I wasn’t really sure whether to write this article. It isn’t very long and may not be worth an entire post all on its own. However, every other major component got its own article, so I am going to include it.
There really isn’t much to say. After figuring out how to setup a VM with a working NVidia consumer card in Virtual Reality VM Part 1, I just repeated that process for the NVidia 2080 Ti I had.
I was thinking the Streaming VM is being used as the primary media consumption device. However, I want it to be able to handle light gaming. Think like Jackbox . To that end, I gave it base resources of 16 CPUs, 32 GB of ram, and 125 GB of disk space. Adding in the Nvidia 2080 Ti, and the whole system is not too shabby.
There was only one small part that was a bit weird. When I was toggling PCI passthrough on the four PCI components of the Nvidia 2080 Ti, the GUI (Graphical User Interface) got into a weird blinking effect.
I selected the first option.
Then it started selecting and deselecting each of the four options in a random order, or at least no order I could see.
And so on. I am not actually clicking anything, it just toggles on its own.
It appeared to work correctly when I clicked
Toggle Passthrough, though the GUI does get locked up when doing this. This appears to be a Web GUI bug, not an actual system issue though. I had no issues booting a VM up with these in passthrough.
When doing this install I used the same 4k TV to do the initial setup as with the Virtual Reality VM. I didn’t need to go through any of the previous hoops, as I had a pretty good idea of how to complete this. I still needed to set
hypervisor.cpuid.v0 = FALSE
before installing the NVidia drivers. I definitely needed to set the TV as the primary display once the drivers were installed. After that it was pretty simple and the Nvidia 2080 Ti was booting correctly. It took a lot less effort this time. I then plugged it into the Just-Add-Power system and it worked fine from the start. The back of my server is starting to look pretty complicated here, but everything is working.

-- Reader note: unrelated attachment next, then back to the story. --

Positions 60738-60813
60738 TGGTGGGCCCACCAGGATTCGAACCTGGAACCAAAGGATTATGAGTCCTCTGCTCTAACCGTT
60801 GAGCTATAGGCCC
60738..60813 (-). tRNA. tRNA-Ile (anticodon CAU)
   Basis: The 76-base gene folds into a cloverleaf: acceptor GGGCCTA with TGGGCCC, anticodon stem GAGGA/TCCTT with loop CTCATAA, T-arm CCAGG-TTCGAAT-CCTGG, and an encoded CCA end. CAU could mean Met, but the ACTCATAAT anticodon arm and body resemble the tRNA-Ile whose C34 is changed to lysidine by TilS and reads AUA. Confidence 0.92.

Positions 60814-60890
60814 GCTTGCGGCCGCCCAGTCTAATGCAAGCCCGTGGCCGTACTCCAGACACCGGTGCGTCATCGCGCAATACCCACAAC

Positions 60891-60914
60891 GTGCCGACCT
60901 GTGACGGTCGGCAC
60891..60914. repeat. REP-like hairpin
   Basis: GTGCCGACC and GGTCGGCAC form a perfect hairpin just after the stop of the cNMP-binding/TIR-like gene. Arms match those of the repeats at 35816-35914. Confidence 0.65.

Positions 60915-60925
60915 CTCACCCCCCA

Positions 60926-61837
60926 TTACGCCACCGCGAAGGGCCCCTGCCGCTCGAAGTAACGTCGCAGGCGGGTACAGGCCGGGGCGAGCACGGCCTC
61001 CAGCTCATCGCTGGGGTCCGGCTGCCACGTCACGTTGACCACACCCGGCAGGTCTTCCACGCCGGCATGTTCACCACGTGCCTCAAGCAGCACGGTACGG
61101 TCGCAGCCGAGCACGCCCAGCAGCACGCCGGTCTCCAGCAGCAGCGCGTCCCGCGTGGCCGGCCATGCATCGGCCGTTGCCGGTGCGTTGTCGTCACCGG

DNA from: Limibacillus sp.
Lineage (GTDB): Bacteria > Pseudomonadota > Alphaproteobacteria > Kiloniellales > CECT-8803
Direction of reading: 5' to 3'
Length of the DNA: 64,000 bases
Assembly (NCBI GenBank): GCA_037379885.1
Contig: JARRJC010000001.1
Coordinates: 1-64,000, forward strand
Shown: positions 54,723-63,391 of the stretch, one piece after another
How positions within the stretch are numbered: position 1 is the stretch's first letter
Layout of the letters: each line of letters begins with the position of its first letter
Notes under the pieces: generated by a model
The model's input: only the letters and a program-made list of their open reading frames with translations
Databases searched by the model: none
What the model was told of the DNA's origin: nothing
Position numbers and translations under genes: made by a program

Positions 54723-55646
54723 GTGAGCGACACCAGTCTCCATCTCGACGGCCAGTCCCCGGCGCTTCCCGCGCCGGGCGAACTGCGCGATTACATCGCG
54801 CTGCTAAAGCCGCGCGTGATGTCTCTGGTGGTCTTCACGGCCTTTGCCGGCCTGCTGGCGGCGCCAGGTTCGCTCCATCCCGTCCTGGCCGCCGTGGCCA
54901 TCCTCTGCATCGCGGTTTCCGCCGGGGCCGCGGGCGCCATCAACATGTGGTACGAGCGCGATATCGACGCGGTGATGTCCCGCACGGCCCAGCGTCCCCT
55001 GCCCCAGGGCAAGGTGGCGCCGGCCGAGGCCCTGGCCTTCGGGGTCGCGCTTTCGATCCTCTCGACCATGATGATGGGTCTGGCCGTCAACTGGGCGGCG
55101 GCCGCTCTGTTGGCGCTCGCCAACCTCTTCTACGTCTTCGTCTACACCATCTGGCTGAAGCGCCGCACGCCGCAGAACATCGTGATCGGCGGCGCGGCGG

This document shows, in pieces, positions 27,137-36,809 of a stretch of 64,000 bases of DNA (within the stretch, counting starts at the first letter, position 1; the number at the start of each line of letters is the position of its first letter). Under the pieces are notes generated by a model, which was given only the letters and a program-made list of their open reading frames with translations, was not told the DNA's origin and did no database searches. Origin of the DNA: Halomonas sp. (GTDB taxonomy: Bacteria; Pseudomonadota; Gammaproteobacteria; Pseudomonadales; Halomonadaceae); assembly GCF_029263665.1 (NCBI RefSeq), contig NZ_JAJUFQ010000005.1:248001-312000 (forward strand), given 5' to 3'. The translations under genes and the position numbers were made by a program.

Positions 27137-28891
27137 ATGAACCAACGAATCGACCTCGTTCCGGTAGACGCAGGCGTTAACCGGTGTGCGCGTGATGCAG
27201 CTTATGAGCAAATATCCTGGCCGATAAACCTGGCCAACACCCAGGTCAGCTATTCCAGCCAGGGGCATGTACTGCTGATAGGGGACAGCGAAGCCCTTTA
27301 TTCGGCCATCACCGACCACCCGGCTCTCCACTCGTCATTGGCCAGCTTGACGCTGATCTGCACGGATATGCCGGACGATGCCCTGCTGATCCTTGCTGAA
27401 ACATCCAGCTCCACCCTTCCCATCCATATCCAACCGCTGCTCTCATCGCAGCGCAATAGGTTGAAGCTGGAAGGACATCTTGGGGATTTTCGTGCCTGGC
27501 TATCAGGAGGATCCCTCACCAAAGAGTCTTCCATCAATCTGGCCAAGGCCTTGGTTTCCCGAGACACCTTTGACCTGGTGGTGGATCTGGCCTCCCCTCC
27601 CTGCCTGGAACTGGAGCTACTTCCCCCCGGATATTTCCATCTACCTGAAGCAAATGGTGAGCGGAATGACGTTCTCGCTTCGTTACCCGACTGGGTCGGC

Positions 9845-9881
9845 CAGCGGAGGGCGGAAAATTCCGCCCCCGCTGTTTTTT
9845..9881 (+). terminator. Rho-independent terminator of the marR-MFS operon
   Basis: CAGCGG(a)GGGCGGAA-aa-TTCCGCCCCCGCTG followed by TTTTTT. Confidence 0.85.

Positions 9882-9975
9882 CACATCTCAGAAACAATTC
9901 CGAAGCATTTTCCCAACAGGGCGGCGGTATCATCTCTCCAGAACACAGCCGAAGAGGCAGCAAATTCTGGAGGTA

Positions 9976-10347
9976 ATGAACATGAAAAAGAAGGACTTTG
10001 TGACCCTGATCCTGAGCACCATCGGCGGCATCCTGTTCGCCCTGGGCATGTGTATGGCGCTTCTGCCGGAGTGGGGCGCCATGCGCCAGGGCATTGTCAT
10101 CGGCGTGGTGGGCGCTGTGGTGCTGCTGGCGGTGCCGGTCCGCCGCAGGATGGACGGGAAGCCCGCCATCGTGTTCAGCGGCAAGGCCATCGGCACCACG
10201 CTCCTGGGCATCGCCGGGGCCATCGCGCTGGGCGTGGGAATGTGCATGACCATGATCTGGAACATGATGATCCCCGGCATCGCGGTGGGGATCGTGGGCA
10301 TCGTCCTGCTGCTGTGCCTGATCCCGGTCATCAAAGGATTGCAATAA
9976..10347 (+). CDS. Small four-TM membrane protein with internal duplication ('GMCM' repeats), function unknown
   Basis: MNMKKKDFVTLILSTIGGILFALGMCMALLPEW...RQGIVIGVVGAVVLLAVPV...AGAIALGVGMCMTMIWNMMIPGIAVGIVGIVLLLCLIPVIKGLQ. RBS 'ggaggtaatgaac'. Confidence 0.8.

There is only one question I am thinking people might still be asking, how exactly do I control my streaming server? There are no keyboard or mouse inputs! I spent a lot of time looking into this a few years ago, and I found a great solution. Silex makes a set of USB servers that just plug into the network. I use Silex DS-510s .
These devices have a pair of USB ports on them and an ethernet socket. Just plug that into the network and these act as USB devices for a bit of software that runs on Windows 10 called SX Virtual Link.
In SX Virtual Link, I just select, or let it auto-connect these devices on the Streaming VM itself, and voila, I have a keyboard and mouse wherever I have network access. I think they even make a wireless version. In any event, I use four of these so each room that needs to control the streaming VM can. The screenshot shows what this looks like from the workstation. In a pinch I used this for primary work while I was deducing what happened to my thunderbolt 2 cable.
This is a success on the streaming front. I didn’t even have any issues to really work through. It was just one of the primary servers being replaced.
Now, way back in the server components section I mentioned that the old streaming server was having some blinking issues. Since I decided to install the Nvidia 2080 Ti, I am happy to report that the blinking issues are completely gone. Now, since I have not been able to acquire either a new Radeon or Nvidia 3000 series, I moved the old streaming 1080 GTX to the workstation temporarily. The workstation now has a blinking issue and the color is off on one of the monitors. It seems clear the issue is with this specific card. Hopefully I can get my hands on one of the new cards sometime soon as this blinking is driving me crazy.
On the Home Lab front though, I think I can put to rest all of the Windows VMs at this point. They are working well and as I wanted. Victory!